It’s disappointing and makes me mourn as I see how we all – and that includes me at times – do not really connect to and live by the entire word of God, but instead we mix and match (syncretism) according to our own desires, often incorporating the profane, the unclean, and the unholy into what is supposed to be sanctified, clean and holy, defiling ourselves before God as the Israelites defiled themselves before God.
Like them, we whom claim to be Christians also have the tendency to do what’s right in our own eyes, instead of clinging to God, being careful to remember, and doing and being what God says is right in His eyes.
I just completed a study of the book of Leviticus.
This book, along with all the genealogies, numberings, and detailed dimensions and design scriptures of various structures that God specifically commissions or is describing in the Bible, has, until a couple of years ago, been a book that I kind of skimmed over except for a few chapters.
That was my loss, which hopefully I have begun to rectify.
One of the lessons I have learned about God’s attention to details is that God is intimately involved in and aware of, to a mind-boggling, but very reassuring, degree, every detail of my life, your life, and all lives.
This is confirmed by David in Psalm 147:4 and by Jesus Christ in Luke 12:7 (I think about this often: we lose and grow hair constantly throughout the day; there are 7.5+ billion people on this planet right now and God knows at any given time, for each one of us 7.5+ billion people, how many hairs are on each of our heads) and Matthew 10:29.
But, because God’s word is living, this time when I studied the book of Leviticus, I was struck by how much of God’s emphasis is on us, His children, knowing the difference between what is profane and sanctified, unclean and clean, and unholy and holy as He defines these for us in explicit detail with the continued admonition that we are to be holy because God is holy.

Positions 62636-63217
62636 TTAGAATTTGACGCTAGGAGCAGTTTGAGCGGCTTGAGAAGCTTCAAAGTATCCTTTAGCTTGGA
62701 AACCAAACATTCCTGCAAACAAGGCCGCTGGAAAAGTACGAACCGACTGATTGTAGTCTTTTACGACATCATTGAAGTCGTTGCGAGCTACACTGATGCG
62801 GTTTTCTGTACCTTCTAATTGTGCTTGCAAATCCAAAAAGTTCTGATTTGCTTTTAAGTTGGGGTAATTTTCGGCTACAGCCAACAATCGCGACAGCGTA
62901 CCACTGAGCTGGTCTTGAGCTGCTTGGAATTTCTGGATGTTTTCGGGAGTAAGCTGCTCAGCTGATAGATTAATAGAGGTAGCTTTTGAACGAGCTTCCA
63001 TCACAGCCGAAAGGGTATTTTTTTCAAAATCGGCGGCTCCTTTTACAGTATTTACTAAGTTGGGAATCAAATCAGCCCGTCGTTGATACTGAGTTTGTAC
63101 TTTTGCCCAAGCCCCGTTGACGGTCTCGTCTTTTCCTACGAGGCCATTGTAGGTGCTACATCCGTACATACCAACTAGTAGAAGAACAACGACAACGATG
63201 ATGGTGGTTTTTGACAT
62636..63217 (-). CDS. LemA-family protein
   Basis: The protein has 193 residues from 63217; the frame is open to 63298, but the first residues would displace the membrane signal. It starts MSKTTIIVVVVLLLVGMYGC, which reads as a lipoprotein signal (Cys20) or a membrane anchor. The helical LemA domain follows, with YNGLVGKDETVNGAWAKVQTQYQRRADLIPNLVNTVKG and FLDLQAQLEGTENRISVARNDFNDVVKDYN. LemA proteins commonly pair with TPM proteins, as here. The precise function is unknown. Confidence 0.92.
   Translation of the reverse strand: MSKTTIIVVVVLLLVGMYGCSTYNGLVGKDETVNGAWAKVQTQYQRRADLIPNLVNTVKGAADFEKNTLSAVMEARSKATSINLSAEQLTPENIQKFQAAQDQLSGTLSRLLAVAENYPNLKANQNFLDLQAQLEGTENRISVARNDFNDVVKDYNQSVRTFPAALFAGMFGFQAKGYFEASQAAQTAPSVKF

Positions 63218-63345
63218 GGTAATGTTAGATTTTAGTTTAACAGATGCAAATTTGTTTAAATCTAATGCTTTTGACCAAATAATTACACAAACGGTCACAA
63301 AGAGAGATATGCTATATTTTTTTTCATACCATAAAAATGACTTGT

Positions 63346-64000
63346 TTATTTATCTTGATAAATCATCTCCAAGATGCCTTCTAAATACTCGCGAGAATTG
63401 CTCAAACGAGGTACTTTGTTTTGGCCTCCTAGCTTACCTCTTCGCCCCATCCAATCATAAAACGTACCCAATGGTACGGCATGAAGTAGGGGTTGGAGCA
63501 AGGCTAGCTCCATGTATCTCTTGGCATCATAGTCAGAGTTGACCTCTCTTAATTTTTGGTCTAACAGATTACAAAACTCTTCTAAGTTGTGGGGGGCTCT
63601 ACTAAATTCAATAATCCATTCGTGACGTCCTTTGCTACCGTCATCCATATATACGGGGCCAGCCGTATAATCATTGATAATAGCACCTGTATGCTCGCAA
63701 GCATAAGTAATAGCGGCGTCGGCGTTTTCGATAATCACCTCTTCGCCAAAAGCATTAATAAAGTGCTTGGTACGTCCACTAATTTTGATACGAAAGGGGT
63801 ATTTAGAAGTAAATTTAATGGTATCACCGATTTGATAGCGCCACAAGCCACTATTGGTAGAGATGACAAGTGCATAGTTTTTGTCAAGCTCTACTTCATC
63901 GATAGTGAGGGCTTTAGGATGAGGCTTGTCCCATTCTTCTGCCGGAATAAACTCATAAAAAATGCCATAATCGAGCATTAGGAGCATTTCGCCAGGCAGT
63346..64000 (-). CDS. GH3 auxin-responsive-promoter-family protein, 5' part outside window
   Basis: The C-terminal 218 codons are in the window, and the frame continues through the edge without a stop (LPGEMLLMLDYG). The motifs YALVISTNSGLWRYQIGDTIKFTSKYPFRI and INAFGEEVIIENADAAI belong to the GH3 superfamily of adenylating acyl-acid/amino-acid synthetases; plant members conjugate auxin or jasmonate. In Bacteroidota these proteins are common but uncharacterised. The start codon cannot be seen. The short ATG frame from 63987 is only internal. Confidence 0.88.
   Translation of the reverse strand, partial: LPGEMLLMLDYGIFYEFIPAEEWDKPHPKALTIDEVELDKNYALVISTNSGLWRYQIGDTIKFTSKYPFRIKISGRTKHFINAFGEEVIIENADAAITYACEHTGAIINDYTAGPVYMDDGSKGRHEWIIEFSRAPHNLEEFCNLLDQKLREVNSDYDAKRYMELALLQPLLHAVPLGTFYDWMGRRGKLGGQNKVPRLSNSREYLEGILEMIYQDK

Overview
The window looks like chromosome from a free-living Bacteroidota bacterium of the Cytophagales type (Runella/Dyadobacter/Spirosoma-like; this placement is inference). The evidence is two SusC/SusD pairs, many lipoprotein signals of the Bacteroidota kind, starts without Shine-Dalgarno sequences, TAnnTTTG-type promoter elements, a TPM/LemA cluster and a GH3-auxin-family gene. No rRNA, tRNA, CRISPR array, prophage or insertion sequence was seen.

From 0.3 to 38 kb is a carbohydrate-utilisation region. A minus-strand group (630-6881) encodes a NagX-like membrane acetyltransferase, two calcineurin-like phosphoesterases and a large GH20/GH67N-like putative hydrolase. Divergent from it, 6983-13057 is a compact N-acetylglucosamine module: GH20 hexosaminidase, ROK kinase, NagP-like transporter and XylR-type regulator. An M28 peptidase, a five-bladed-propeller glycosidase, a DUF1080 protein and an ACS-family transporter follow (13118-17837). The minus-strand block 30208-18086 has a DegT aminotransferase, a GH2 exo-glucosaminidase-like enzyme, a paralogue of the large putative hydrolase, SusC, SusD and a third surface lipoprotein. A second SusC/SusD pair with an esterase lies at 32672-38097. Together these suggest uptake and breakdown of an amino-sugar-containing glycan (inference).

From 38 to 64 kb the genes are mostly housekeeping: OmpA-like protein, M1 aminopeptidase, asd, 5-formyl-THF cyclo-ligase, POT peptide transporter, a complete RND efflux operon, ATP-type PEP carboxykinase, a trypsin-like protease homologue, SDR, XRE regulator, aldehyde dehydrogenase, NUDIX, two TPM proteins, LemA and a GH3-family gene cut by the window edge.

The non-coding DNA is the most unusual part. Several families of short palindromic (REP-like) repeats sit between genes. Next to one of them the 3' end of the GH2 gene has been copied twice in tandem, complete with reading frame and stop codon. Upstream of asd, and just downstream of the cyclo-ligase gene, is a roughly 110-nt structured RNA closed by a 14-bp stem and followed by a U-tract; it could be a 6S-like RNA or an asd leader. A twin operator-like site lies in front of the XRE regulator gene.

It saddens me that we, who claim to follow God and Jesus Christ, don’t seem to really care whether we are holy or not, although the book of Leviticus demonstrates to us continually that this is of extreme importance to God and should be of extreme importance to us.
It’s as though we see God’s word through an intellectual lens (knowledge) and we give lip service to it, but it doesn’t penetrate into our hearts, our souls, our minds so that we think about it, apply it, and live by it in every nook and cranny of our lives continually and continuously.
That was the downfall of Israel. That will be the downfall of us as well if we don’t repent.
That is the mirror and those are the lessons that are for each on one of us who claims to be a Christian in the Old Testament.
And that is why it is so important for us to study in the context of our own lives, to understand that their story and our story are the same, but we have the opportunity, through repentance and overcoming with the help of God’s spirit to have a different ending to our story.
What will we choose?